EVERY SHALLOW CUT by Tom Piccirilli (2011)
Review by Mike Dennis
What’s the deal with Tom Piccirilli? Doesn’t he realize too much backstory is fatal to any novel? That it absolutely has to be woven in to the story, not dumped up front? Doesn’t he realize you need ample dialogue to move everything along? The reader will, you know, get awfully bored reading all that narrative. There are, after all, rigid rules all writers must follow.
Well, maybe he doesn’t realize the existence of these rules, because if he did, he might not have written Every Shallow Cut (ChiZine Publications, 2011), a shattering novella of our times.
On second thought, maybe he does know about the rules, but broke them anyway, which makes him a far better author than most people realize.
Incredibly, the entire first half of this compact book (I read the paperback in its unusually small format) is nearly all backstory, with Piccirilli pulling a reverse, deftly weaving in the actual story while he recites the grim history of his nameless central character. Dialogue is virtually absent throughout this first half as well, leaving the reader to turn the page solely on the strength of the author’s bleeding prose, as he plunges us into a hard-edged tale of a man whose life has evaporated, who has lost everything in our troubled economic times.
This character is the quintessential noir protagonist. From the first page, he’s in deep shit, largely because of his own bad choices, and it only goes downhill from there. And as with all of us when we make bad decisions, the fiddler must be paid. Yes, Piccirilli follows the noir playbook perfectly.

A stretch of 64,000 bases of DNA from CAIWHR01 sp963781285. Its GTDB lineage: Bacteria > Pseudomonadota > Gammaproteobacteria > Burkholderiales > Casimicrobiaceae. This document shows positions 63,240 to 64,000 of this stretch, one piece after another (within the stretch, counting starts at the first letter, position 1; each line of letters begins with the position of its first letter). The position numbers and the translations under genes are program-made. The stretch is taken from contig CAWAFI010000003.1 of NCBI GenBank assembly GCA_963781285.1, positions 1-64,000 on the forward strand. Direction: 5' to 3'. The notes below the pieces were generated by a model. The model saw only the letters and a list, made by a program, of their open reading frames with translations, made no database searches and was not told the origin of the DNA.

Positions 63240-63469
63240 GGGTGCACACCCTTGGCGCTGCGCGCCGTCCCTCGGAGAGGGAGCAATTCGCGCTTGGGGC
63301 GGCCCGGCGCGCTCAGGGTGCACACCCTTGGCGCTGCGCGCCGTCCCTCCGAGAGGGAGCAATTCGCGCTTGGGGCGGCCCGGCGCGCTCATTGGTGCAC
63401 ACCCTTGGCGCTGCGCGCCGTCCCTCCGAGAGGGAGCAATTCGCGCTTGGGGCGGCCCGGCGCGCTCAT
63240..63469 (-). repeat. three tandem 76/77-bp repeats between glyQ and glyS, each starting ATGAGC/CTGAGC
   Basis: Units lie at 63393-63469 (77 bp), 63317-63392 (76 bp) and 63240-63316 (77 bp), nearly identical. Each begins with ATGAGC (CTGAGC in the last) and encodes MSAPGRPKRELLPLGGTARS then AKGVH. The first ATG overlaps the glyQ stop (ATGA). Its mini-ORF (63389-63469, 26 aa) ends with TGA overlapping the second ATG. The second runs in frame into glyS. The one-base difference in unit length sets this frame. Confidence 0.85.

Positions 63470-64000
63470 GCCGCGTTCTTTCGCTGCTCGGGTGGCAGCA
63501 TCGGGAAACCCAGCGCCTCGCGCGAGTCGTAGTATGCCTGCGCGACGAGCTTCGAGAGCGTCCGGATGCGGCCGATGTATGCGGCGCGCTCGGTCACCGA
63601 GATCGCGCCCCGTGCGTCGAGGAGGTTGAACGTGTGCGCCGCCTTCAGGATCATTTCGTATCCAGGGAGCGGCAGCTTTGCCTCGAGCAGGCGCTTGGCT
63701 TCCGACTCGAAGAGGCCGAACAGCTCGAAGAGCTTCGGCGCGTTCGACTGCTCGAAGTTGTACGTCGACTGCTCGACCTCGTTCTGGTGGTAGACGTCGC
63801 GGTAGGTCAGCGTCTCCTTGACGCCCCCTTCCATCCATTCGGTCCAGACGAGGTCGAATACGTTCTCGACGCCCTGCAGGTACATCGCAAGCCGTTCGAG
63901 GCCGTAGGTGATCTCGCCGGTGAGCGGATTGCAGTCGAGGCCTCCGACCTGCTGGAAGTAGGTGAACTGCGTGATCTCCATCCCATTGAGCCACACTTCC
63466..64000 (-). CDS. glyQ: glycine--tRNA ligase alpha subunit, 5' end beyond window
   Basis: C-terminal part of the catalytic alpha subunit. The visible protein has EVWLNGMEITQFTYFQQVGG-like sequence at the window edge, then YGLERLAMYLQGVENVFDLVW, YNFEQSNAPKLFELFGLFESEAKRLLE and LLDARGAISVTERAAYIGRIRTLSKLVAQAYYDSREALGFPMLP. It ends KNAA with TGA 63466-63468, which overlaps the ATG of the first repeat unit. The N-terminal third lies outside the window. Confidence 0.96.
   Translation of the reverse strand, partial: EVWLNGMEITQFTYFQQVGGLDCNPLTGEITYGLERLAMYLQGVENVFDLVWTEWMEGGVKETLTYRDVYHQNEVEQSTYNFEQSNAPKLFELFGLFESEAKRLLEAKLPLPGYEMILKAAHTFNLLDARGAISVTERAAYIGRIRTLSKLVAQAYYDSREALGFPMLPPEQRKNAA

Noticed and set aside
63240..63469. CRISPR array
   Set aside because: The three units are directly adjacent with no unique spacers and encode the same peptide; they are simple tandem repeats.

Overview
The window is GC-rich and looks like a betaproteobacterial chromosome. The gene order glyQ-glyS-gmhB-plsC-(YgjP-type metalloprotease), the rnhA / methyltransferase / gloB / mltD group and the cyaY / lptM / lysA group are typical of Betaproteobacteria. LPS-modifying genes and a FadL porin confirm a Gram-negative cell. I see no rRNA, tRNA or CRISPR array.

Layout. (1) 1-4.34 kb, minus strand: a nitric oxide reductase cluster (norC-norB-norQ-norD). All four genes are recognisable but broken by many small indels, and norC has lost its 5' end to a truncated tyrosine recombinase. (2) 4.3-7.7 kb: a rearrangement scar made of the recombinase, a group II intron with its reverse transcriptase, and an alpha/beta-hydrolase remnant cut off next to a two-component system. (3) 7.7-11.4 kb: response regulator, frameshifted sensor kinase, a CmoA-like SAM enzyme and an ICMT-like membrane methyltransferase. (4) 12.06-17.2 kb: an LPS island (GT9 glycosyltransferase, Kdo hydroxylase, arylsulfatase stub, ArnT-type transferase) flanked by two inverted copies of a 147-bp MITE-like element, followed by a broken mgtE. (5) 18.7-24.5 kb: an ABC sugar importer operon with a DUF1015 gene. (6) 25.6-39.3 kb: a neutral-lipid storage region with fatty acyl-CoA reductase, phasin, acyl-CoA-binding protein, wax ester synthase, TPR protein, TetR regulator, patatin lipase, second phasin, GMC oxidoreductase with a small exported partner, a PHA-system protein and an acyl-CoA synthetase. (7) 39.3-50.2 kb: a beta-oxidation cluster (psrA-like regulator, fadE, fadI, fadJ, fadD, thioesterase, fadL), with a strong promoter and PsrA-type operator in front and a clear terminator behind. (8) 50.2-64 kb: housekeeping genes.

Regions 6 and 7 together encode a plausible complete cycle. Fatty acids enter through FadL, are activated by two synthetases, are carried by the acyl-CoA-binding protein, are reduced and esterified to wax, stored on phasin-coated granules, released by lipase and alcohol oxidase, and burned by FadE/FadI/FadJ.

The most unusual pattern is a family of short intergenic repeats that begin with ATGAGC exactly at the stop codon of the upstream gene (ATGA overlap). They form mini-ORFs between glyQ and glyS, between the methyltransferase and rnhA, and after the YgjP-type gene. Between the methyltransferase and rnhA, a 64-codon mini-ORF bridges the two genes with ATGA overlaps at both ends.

But somehow, Every Shallow Cut transcends noir and its conventions. It leaps up and slaps you in the face and screams at you that maybe we’re all in deep shit, and maybe our decisions have nothing to do with it. Maybe we all have a screw quietly loosening somewhere in the darkest corners of our souls which, given the right circumstances, could eventually cause all of us to become unspooled.
In addition to the central character, none of the characters has a name, and this fits the story well, because, like it or not, names carry connotations which help bring fictional characters into sharp focus. Piccirilli’s characters are meant to remain cloudy in our mind’s eye, as if seen through a window streaked over with grime. This way, they are almost interchangeable with people we might know, maybe even with ourselves. Even the cover is hard to read. This all adds up to very little distance between the reader and the characters, making the reader uncomfortable and providing a more powerful emotional wallop.
Piccirilli is an excellent author, having written over twenty novels, along with numerous short stories and novellas, and this is not the first of his books that I’ve read. It is, however, the best. I’ve wondered why he’s not better known, why his books don’t sell in such numbers as to propel him into permanent status on bestseller lists. It might be because the American reading public is not ready for the likes of Every Shallow Cut. It’s a masterpiece far ahead of its time.